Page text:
Lime dating

Posted by / 17-Nov-2017 17:02

Despite the popularity of dating apps in recent years it seems there’s something missing.

Apps like Tinder and Bumble have reduced “dating” to a lot of swiping and impersonal matching that rarely winds up in anyone actually meeting.

Could your preferred heart rate actually be the key to your heart? Their promise is to match you up with other people who are similarly obsessed with exercise — or as terminally lazy — as you are.

Created by Edward Chen and launched last month, Lime is the first dating app to use data from your i OS health app to asses your activity level.

Thanks to the fitspo craze, people wear their fitness (or lack thereof) as a primary identifying factor – which is actually super helpful in weeding out incompatible dates, and now there is a way to make sure they are completely removed from your radar.

Lime is a new dating app which uses data generated from Apple’s Health app or Google’s Fitness app and matches potential dates based on their active or sedentary lifestyle.

These requests are for simple activities, like grabbing a bite to eat or a cup of coffee.

Lime is a real-time, location based dating app that encourages meeting each other instead of sitting on your couch messaging endlessly and never going out. By pressing the Go button users instantly see their potential matches within their vicinity.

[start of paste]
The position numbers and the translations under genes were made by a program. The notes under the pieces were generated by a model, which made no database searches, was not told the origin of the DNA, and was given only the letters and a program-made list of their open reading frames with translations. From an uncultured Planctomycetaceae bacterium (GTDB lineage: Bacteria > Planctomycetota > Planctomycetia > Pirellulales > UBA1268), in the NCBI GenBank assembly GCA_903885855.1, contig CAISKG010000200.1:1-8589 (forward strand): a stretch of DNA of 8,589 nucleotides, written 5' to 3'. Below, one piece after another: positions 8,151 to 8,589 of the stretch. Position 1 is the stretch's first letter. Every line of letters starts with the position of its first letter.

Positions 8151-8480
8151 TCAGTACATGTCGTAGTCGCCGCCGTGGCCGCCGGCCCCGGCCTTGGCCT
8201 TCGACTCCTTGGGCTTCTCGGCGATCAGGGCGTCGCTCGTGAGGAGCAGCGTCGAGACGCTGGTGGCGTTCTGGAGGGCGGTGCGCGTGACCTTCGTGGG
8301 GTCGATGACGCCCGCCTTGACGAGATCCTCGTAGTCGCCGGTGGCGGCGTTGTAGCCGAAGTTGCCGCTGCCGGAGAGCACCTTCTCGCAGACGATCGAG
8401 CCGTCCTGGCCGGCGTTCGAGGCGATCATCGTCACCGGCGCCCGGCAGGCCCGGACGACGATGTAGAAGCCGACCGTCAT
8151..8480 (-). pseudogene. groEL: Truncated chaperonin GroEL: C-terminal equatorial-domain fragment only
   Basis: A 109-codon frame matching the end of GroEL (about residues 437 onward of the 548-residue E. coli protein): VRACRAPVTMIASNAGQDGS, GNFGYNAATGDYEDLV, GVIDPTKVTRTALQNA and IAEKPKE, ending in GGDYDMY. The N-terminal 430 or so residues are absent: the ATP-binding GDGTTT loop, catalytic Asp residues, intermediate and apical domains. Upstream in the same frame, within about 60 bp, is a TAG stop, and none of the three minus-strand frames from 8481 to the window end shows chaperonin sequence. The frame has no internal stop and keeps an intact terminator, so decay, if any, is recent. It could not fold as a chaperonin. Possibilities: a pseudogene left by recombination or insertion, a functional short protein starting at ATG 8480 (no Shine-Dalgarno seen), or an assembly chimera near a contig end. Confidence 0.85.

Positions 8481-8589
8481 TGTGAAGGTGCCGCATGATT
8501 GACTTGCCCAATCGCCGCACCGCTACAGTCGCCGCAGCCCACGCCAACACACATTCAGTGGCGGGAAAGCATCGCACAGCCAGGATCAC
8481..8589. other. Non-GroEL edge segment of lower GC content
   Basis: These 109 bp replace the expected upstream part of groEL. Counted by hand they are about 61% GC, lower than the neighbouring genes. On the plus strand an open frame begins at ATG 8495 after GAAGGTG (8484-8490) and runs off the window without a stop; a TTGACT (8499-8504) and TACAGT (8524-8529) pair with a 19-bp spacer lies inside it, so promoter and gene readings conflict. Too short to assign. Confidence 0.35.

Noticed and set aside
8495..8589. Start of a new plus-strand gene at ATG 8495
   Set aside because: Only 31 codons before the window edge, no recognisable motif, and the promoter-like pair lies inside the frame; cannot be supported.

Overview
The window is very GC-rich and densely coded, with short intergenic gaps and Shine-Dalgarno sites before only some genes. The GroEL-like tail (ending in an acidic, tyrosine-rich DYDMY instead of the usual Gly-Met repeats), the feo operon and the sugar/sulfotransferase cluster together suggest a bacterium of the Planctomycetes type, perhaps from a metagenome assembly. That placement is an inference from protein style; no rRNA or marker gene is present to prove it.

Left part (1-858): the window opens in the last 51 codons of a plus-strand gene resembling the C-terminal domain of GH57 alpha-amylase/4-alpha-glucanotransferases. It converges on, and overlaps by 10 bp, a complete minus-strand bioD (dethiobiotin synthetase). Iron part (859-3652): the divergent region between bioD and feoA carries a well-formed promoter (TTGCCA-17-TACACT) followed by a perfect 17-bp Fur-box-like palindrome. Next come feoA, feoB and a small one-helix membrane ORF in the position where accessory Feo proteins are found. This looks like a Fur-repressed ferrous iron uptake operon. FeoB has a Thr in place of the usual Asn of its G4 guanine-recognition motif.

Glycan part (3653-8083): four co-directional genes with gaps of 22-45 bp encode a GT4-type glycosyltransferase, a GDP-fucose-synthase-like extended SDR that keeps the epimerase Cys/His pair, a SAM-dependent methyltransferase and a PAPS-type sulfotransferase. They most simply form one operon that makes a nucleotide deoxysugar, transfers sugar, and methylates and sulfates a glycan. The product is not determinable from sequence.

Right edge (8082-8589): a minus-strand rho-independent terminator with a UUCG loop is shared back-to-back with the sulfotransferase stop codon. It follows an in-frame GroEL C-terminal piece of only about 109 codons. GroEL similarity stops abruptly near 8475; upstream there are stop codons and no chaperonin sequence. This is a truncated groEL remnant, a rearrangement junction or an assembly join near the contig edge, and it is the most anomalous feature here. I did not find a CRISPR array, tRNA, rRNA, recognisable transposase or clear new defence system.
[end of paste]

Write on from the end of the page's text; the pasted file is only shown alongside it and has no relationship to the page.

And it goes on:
On the flip side, if you're a fitness-tracker diehard who does a daily 12K steps or bust, you can log onto Lime and find someone to share those long walks — preferably on the beach.

Mashable reports that Lime — which launched last month and already has about 5,000 users — is the first app to find you potential dates based on data from your i OS Health app.

The Lime dating app also uses location to encourage meetups.

If two potential matches are close by (distance is measured in steps) a "Go" request can be sent.

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Creator Edward Chen told Mashable that dating someone whose activity level matches yours "gives you a lot more to talk about, but also more activities to do together.""I use the Apple Health App quite often to compare my steps with my friends'," Chen added in an interview with The Huffington Post.